Many of us were vigilant but COVID could be endemic. We must adapt

We should continue masking, distancing and getting our vaccines. But we need to relearn day-to-day life — again.

People in masks on light rail

Commuters on a northbound Link Light Rail train on Wednesday, June 30, 2021, in Seattle, Wash. (Jovelle Tamayo for Crosscut)

Life lately feels like some weird mix of summer 2019 and spring 2020. A lot of things we enjoyed in pre-pandemic times are back: bars, restaurants, indoor gatherings and, soon, in-person school. And yet, as the current wave of COVID-19’s delta variant crests in King County, we’re all wearing masks in stores again, large events are getting canceled, and the people in my building are back to giving each other a wide berth in the hall.

If you’re confused about where we are in the pandemic — and where we’re headed — you’re not alone. This is a deeply weird time, neither the roaring ’20s we were promised would start after the vaccine became available, nor the misery of last year, when many of us remained all but airlocked in our homes.

And if like me, you’re feeling a bit adrift, maybe what you’re craving is some honesty. Well, here it is: This is going to last a long time. It hurts me to say it, and I didn’t want to admit it, even to myself until now, but it’s time to start thinking of COVID-19 as a constant battle that will eventually wane, rather than an obstacle we’re going to speedily surmount.

From the beginning, if you were reading in-depth health reporting, you knew that public health officials were in part telling us what we needed to hear to get through a fortnight first, then the next few months, then the next year. “Two weeks to stop the spread” gave way to excitement at the reported efficacy rates of the vaccines, which ultimately turned into a heroic push to get enough of the population inoculated ASAP.

What was clear all along was that two-week lockdowns in the United States came too late to stop community transmission in its tracks — and that vaccine hesitancy in this country was going to be too big a problem for us to solve quickly enough to reach herd immunity through jabs alone. I don’t feel betrayed by public health experts — they had a job to do, and I’m not sure if I would have made it through 2020 if I didn’t feel like I could reach the carrot at the end of the stick if I just ran a little longer.

But now that we’re all collectively washing out into this weird languor, I do just want it told to me straight. Because right now, in August 2021, what you know if you’re reading that same in-depth health reporting, is that COVID-19 is almost certainly going to become endemic, a long-circulating fixture in the landscape of disease.

A survey of immunologists conducted by Nature, the premier academic journal, for example, found that nearly 90% of respondents expected COVID-19 to become endemic. An extensively researched Atlantic article, published in the middle of the delta surge, came to a similar conclusion in its headline: “The Coronavirus Is Here Forever.”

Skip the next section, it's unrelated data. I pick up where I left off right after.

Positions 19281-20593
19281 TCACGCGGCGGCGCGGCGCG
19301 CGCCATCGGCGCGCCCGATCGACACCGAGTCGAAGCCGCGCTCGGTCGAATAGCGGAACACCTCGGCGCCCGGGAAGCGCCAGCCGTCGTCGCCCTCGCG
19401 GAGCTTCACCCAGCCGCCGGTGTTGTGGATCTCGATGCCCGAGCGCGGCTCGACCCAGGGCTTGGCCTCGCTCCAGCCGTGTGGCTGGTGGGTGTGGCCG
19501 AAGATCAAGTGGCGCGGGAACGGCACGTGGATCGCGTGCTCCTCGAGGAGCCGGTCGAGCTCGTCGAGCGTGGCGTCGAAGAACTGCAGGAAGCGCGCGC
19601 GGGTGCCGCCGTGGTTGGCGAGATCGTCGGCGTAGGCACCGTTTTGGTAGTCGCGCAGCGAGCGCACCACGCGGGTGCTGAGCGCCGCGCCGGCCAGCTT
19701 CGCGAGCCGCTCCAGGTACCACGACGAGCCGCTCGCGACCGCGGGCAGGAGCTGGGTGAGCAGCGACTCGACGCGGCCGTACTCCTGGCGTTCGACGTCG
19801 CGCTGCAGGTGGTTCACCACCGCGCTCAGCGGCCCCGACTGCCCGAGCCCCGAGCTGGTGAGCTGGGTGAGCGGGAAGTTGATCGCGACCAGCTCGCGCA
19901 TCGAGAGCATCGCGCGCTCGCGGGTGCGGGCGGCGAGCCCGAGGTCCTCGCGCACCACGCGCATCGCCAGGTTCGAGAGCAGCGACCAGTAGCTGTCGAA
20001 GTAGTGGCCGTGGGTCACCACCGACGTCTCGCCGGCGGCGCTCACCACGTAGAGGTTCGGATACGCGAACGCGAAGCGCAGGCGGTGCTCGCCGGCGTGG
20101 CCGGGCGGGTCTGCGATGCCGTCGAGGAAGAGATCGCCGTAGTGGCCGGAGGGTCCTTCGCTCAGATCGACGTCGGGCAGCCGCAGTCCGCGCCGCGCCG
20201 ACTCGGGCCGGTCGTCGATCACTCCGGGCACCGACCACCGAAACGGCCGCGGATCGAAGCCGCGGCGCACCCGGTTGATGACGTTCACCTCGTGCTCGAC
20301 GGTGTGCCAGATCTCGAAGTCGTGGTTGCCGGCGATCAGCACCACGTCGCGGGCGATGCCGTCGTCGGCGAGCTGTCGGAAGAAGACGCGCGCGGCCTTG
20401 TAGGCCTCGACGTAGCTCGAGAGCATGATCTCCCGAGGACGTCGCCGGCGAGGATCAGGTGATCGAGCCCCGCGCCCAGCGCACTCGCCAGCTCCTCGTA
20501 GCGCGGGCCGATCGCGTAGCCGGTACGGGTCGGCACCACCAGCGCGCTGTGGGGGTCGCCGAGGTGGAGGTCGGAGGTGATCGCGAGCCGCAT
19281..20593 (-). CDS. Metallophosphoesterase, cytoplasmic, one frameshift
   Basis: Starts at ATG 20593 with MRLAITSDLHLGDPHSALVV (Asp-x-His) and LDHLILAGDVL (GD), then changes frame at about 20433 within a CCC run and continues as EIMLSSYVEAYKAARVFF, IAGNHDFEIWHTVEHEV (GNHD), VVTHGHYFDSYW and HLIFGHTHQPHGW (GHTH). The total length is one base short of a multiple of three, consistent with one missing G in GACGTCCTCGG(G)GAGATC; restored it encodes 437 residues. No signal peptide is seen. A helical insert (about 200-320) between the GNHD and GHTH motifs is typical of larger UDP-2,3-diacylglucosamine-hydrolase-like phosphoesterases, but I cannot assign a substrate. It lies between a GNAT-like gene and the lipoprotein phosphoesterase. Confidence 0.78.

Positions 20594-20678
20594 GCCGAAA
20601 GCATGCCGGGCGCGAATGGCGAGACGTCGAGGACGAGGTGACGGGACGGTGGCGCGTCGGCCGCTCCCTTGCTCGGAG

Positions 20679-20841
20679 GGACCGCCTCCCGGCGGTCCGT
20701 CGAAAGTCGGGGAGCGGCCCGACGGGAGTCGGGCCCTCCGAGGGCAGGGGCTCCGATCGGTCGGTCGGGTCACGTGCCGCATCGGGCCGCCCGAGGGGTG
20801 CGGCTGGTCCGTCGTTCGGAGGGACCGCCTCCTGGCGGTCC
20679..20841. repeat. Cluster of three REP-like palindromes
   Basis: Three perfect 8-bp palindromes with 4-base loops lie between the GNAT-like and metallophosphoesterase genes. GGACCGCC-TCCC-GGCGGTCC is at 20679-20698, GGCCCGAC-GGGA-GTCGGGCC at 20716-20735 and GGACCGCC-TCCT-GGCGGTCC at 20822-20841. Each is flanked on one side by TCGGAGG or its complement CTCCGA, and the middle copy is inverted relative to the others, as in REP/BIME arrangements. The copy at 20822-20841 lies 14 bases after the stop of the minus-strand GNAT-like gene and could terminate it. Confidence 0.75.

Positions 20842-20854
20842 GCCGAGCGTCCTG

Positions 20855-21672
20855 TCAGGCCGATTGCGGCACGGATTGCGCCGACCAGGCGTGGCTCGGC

That is admittedly hard to hear, but it’s true. It seems likely that variants will evade vaccines, boosters will get distributed, and the virus will ebb and flow for quite some time. But it also means we need to start hearing some better messages about this new reality — not fatalistic ones that ignore the near-miraculous vaccines, but pragmatic ones that prepare us to cope and help us give a shape to our current uncertainty.

“It’s true that COVID-19 may be with us in some form for longer than we had hoped or anticipated,” a spokesperson with Public Health — Seattle & King County told me when I asked how we can start preparing mentally for the possibility of COVID becoming endemic. “We may have to incorporate some new habits, but it doesn’t have to constantly turn our lives upside down.”

At the same time, the spokesperson made it clear in their statement that “we still need to treat COVID-19 as an emergency,” given the current burden on hospital intensive care units, the continuing spread of the delta variant and the lower levels of vaccination in parts of our community. Accepting that COVID could be an unwanted presence in our lives for the foreseeable future doesn’t mean giving up on our current tactics: masks, ventilation and, most importantly, vaccines, vaccines, vaccines.

“Broad vaccine coverage, along with those other prevention methods, are the way to get the levels of circulating virus down to the point where life can return to something like normalcy,” the spokesperson told me.

My fear, though, is about our ability to adjust to something like normalcy as opposed to just normalcy. The same conscientiousness and informed hypervigilance that made many Washingtonians so good at keeping our COVID-19 death rate relatively low could, in the end, make it harder for us to adjust to an endemic future.

It will be a less sudden, but similar version of a struggle already happening elsewhere in the world: Many countries that pursued a “zero-COVID” strategy, like Singapore and Australia, are currently grappling with the reality that the delta variant is too wily to contain with anything other than absolute lockdown.

For me — a thirtysomething with a heart condition — it will mean doing some strange but necessary risk arithmetic: Psychologically, I can’t go back to sheltering in place again, but I’ll probably avoid indoor crowds for a time, and maybe I’ll still eat indoors sometimes at restaurants that are requiring proof of vaccination. It also means accepting that I could get COVID-19 — the very thing I have spent over a year avoiding like it was my job — and trusting in a vaccine that would likely save my life.

This thing is going to last a long time. But we can at least start to name and define this period of uncertainty, so that it starts to feel like 2021, instead of a blend of years past.

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